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Volcanoes

Rescuers search for survivors as Indonesia tsunami death toll tops 370

  • Military and police are searching the ruins for survivors and victims after deadly wave smashed into coastlines on southern Sumatra and west Java
PUBLISHED : Monday, 24 December, 2018, 11:31am
UPDATED : Tuesday, 25 December, 2018, 10:49am

Indonesian rescuers battled heavy rain on Monday in a desperate search for survivors after a tsunami believed to have been triggered by a volcanic eruption killed at least 373 people.

The national disaster agency said casualty figures could rise as it issued the fresh death toll – up from a previous 222 – adding that 128 people were still missing.

An estimated 1,459 were injured in the disaster on Saturday evening, the agency added.

“The number of victims and damage will continue to rise,” said disaster agency spokesman Sutopo Purwo Nugroho.

Rescue teams used diggers and other heavy equipment to move debris from the stricken area around the Sunda Strait as thousands were evacuated from the affected region.

“The military and police are searching the ruins to see if we can find more victims,” said Dody Ruswandi, a senior official at the disaster agency, adding that the rescue effort was likely to last a week.

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Hundreds of buildings were destroyed by the wave, which hit the coast of southern Sumatra and the western tip of Java at about 9:30pm on Saturday after a volcano known as the “child” of the legendary Krakatoa erupted.

In devastated Sukarame village, Sunarti waded through knee-deep water as she searched for belongings outside her destroyed house and waited for aid to arrive.

“There’s been no help at all so far,” the 61-year-told said. “Some people are starving.”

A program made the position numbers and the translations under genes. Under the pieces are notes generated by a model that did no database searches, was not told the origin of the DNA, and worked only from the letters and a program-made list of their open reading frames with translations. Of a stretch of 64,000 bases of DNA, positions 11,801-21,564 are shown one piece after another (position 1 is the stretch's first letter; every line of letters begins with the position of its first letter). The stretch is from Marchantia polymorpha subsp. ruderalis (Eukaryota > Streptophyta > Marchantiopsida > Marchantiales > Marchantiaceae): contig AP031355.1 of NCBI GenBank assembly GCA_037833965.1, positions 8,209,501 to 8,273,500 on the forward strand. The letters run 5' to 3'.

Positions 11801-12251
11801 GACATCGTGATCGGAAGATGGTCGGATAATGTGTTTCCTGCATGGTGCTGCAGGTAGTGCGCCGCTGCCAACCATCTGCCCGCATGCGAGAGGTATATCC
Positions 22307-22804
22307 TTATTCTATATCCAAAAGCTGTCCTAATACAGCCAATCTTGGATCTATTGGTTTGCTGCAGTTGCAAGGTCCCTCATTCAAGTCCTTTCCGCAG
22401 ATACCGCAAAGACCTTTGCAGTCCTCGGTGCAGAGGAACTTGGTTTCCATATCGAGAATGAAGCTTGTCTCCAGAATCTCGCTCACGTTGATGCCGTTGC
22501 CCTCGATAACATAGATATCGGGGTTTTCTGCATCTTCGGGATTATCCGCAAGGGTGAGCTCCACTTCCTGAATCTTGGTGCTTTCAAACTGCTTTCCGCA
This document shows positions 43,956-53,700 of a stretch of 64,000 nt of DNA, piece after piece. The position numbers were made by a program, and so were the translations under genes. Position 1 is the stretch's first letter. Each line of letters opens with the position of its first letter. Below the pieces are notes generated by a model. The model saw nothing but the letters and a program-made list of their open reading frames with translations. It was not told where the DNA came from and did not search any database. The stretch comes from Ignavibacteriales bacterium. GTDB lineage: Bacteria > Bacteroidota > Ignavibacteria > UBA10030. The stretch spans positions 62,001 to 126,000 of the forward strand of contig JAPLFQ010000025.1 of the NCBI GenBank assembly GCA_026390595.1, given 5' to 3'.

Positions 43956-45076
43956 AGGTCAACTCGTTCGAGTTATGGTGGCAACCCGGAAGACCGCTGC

‘Child of Krakatoa’, the lava bomb-hurling volcano that triggered Indonesia’s latest deadly tsunami

Indonesian president Joko Widodo visited the area on Monday, as efforts were stepped up to collect the dead and save the injured. Scientists have also been collecting evidence on how a volcanic eruption triggered the tragedy, which took place less than three months after a quake-tsunami killed thousands of people around the city of Palu on Sulawesi island.

The vast archipelago nation is one of the most disaster-prone nations on Earth due to its position straddling the Pacific “Ring of Fire”, where tectonic plates collide.

Experts have said Saturday’s tsunami could have been caused by an underwater collapse of part of the volcano.

Anak Krakatoa, which forms a small island in the Sunda Strait between Java and Sumatra, emerged around 1928 in the crater left by Krakatoa, which erupted in 1883, killing at least 36,000 people and affected global weather patterns for years.

“The likelihood of further tsunami in the Sunda Strait will remain high while Anak Krakatoa volcano is going through its current active phase because that might trigger further submarine landslides,” said Richard Teeuw of the University of Portsmouth in England.

Unlike those caused by earthquakes, which trigger alert systems, these tsunami give authorities very little time to warn residents of the impending threat.

Another tsunami could hit Indonesia, experts warn

“It happened very quickly,” said survivor Ade Junaedi. “I was chatting with a guest at our place when my wife opened the door and she suddenly screamed in panic. I thought there was a fire, but when I walked to the door I saw the water coming.”

The International Federation of Red Cross and Red Crescent Societies said the “powerful waves” reached a height of 90 centimetres (3 feet) in some places.

Oxfam and other international aid agencies said they would help in the aftermath, as local rescuers evacuated the injured and set up tarpaulins to provide shelter.

“It’s already raining heavily and the winds are strong so we’ve only got a short time frame to evacuate people and clean up,” said Indonesia’s public works minister Basuki Hadimuljono.

Additional reporting by agencies